Wednesday, August 19, 2009
I suppose it's because I teach, and the school year becomes your measurement of time.
Each August, I subconsciously look at how time is passing by, what I've done, what's left undone, and so on.
August also reminds me so much of time spent with my mother. In my 20's I usually went home for several weeks during the summer holidays. My mother would have lots of outings planned, we'd take off in my little Ford Fiesta and do some of these things she wanted - shopping, being tourists, visiting relatives, more shopping, having coffee. We'd also do lots of cooking, preserving, knitting, and house decorating. It was as though we were trying to pack a year's activities into a few short weeks, knowing that a long winter lay ahead, when there would be little time.
Looking at the sky this evening was one of those times, as I saw a plane go by- it's in this photo.
I've been thinking for some time of sharing some letters that I wrote to my mother after she died so suddenly, age 65, and the time seems right now. The reference to sad world is that for 2 years before she died, my mother was taking care of my brother who had become mentally ill..very difficult job for her..So here goes:
Do you know how much I miss you? I'd love to have you back but this world we live in is a sad old place and you're better off where you are.
Ma, all we have is memories. I don't know what I'd do if I couldn't write to you now and again. The pain is as bad today as it was the first day. I was just thinking "will I ever forget that it was on a Friday that you died?" I don't think so- I think there are still a lot of Thursday nights when I feel a sense of sadness (sometimes subconsciously) - like a retrospective foreboding.
I was thinking this evening about Christmas Day 1987- the first Christmas after you died, and Dad's last Christmas. I was thinking of how sister and myself cooked his last Christmas dinner-then it was also the last Christmas dinner in Rocklands. I know as we sat down to dinner everyone was thinking of you and I wanted so much to say "Here's to Ma and all the lovely Christmas dinners that she cooked for us", but I didn't think I'd be able to say it without crying so I stayed silent.
I'm sorry now that I didn't say it anyway, and to hell with crying or not.
I hope that you know anyway what was on our minds. One thing I am glad about is that we all went home that Christmas and had that first one without you and last one with Dad.
Bye for now, Ma, and thanks for the good times and the memories,
Tuesday, August 18, 2009
So I bagged myself an internet bargain, and went off for a little break to http://www.monart.ie/
Monday, August 17, 2009
I wonder what they're doing to celebrate Guinness 250 next month?
Saturday, August 15, 2009
Last year, we had this plant growing in the flower bed, and a friend asked something about our potatoes..the first we knew of potatoes. You've worked it out- the sprouting potatoes that I throw in the compost bin had grown when the compost was spread on the flower bed. And we had a neat little crop of approx 6 small potatoes.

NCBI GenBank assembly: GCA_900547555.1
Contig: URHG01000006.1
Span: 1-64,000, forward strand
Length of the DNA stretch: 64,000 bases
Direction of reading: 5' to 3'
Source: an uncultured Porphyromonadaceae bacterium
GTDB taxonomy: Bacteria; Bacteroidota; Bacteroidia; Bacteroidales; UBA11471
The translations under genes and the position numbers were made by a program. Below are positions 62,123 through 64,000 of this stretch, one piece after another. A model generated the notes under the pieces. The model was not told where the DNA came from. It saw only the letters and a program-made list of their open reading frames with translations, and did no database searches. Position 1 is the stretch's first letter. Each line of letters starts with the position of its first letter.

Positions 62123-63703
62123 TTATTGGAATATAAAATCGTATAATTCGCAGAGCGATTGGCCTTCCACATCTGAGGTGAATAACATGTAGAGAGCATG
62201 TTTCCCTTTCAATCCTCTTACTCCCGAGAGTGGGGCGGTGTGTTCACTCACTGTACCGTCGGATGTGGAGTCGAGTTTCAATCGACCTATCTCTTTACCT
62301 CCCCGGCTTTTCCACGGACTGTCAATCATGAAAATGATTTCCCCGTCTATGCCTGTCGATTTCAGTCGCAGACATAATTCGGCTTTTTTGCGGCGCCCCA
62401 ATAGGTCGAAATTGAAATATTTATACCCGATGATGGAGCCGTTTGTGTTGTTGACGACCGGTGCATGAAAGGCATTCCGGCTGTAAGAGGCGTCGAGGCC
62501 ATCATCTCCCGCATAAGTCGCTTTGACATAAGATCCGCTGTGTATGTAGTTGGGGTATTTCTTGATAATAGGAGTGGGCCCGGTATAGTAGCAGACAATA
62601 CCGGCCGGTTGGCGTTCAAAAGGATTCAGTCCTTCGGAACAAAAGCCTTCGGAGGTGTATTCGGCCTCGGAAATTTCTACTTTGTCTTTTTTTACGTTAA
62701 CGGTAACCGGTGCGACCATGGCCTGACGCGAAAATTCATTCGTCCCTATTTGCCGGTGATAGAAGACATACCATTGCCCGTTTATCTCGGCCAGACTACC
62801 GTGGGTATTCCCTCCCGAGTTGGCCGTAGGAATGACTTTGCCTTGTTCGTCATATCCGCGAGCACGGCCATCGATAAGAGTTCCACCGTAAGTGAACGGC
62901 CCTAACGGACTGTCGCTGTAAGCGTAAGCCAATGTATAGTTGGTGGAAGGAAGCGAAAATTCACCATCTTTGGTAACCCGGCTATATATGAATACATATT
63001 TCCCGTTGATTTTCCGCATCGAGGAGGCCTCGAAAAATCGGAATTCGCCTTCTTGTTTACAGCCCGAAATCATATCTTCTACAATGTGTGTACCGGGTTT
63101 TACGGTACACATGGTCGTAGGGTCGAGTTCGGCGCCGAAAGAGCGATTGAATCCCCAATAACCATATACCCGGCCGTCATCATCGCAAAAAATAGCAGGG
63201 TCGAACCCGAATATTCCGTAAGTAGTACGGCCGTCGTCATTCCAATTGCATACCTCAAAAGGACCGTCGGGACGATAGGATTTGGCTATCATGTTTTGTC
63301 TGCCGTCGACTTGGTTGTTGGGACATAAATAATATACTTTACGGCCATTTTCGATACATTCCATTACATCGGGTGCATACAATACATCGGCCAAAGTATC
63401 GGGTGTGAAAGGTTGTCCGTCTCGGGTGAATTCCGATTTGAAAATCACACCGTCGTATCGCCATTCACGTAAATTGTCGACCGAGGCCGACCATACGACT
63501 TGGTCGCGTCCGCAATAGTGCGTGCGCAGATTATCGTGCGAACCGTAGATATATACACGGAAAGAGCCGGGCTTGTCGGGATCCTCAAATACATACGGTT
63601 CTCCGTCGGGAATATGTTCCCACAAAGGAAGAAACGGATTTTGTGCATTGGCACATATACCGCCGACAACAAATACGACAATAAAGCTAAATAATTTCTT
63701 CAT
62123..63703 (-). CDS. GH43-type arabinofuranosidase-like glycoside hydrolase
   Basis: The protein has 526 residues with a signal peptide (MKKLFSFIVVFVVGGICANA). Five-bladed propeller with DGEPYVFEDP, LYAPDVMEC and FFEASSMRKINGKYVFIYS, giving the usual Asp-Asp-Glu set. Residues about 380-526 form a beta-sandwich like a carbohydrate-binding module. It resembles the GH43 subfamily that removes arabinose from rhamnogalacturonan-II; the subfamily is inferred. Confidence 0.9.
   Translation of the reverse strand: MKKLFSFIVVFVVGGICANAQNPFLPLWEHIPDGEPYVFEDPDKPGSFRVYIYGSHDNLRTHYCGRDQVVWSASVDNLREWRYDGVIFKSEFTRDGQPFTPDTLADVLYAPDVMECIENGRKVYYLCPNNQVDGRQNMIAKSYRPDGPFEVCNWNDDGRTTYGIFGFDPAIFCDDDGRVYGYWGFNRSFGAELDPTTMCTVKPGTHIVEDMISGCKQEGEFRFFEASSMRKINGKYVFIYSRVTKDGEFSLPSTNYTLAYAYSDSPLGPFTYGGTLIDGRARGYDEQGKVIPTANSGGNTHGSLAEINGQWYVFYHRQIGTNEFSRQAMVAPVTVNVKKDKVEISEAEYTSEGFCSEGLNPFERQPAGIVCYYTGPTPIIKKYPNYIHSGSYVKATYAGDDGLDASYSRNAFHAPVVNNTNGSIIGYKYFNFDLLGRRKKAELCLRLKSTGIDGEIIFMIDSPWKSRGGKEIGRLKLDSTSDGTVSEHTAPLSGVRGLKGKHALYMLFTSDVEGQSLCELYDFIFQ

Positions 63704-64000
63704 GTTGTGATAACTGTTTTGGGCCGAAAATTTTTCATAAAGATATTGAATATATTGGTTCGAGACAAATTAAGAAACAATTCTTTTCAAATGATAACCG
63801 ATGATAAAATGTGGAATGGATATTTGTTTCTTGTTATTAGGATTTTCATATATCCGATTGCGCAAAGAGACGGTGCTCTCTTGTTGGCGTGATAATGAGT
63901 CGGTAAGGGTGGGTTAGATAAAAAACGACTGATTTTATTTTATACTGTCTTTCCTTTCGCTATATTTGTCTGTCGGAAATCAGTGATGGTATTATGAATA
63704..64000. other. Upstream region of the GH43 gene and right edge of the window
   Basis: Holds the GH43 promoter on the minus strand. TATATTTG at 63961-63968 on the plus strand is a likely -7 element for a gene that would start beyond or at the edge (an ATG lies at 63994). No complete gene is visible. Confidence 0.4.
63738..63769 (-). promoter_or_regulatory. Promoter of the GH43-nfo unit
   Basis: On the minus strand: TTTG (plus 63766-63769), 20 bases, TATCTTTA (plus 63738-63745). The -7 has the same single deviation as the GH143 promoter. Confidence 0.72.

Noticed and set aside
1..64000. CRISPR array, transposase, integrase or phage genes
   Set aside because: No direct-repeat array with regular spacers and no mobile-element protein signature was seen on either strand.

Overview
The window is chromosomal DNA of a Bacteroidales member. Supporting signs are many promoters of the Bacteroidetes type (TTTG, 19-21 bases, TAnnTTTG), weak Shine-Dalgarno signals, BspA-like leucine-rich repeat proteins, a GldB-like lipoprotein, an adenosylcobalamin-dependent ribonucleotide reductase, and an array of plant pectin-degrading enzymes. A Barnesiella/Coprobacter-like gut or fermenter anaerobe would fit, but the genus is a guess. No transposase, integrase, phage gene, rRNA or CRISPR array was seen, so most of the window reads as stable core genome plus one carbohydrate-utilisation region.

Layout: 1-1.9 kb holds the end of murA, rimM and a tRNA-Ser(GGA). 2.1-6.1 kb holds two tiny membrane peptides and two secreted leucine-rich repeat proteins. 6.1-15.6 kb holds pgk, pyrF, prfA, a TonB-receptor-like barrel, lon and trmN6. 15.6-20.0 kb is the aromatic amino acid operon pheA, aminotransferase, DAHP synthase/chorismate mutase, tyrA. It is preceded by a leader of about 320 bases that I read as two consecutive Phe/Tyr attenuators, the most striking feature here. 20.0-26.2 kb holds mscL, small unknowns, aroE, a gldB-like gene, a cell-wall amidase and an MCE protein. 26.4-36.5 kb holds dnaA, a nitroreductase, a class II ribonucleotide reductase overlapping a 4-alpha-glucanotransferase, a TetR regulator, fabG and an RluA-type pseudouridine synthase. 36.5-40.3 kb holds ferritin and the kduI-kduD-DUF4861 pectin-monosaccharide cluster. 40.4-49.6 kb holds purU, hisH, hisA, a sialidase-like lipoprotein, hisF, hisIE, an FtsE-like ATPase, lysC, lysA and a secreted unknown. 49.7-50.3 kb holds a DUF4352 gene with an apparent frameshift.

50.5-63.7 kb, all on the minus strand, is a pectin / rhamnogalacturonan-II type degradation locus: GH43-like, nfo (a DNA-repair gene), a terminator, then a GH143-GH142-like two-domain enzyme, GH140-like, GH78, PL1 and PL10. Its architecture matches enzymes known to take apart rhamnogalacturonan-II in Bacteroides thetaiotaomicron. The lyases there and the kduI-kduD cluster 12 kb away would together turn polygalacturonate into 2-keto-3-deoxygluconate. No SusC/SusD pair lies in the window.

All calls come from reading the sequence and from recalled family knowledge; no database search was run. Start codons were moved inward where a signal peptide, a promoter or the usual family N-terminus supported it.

This might not impress those gardeners or farmers among you, but I was thrilled, and relished every bite. Daughter tells me my "inner farmer" is coming out! This year's crop is much more substantial at about 30 potatoes.
We've already made some potato salad, and I'm planning to bake some at the weekend in a fabulous Remoska oven that turns out the most amazing ones.
I might also try a recipe I have for chocolate potato cake- used to make it years ago and it is delicious.
Then again, I have to start my coffee shop tour tomorrow, camera in hand, so I may not have time. We'll just wait and see what happens.
Friday, August 14, 2009
Second daughter has an attic bedroom and we bought a new wardrobe for her in Ikea. We knew it was slightly too tall for the area, but I decided that builder guy would easily slice a bit off the top with his slicing saw.
So he arrived on Tuesday, and all was going smoothly till I discovered that there's a radiator in the way. Plumber guy came yesterday and moved the radiator, but we then discovered that there are 2 ceiling lights in the way.
Builder guy will be able to move them, and was supposed to do it this evening. But he has now got involved in another job, so says he'll have to postpone till tomorrow.
In the meantime, the house is like a tip. There's no point in cleaning, because they will come with dusty, building-site boots and dirty it all again.
I think the only thing I can do is spend the time out and about, drinking coffee in nice, clean, organised coffee shops.
This may well prove to be a very expensive wardrobe!
Wednesday, August 12, 2009
Garage phoned to tell us it needs a new gearbox and a new clutch.
Now, this car is 10 years old, and, although it had been going fine, there was an additional problem.
Daughter got a new tuba, which is ENORMOUS. It doesn't fit in the boot.
So we decided to look for a new (2nd hand) car, and have spent the last week going around garages trying to get one to fit our criteria. We want the engine no bigger than 1.4, and the boot has to take this new tuba case.To be sure, we've hauled the (empty) tuba case with us, trying it out in every boot. The reaction of salesmen is very funny, from "what on earth is that?" to "could you not get her to play a mouth organ instead?"
So far, we've found 3 cars that fit the bill- Renault Megane, Ford Focus and Peugeot 307, but now we need to find one of those at the right price.
The saga continues... I'm getting tired of it. Maybe we can buy either a yellow or a red one, and a picture of it will fill my Yellow Mellow Monday or Ruby Tuesday. There's a deadline!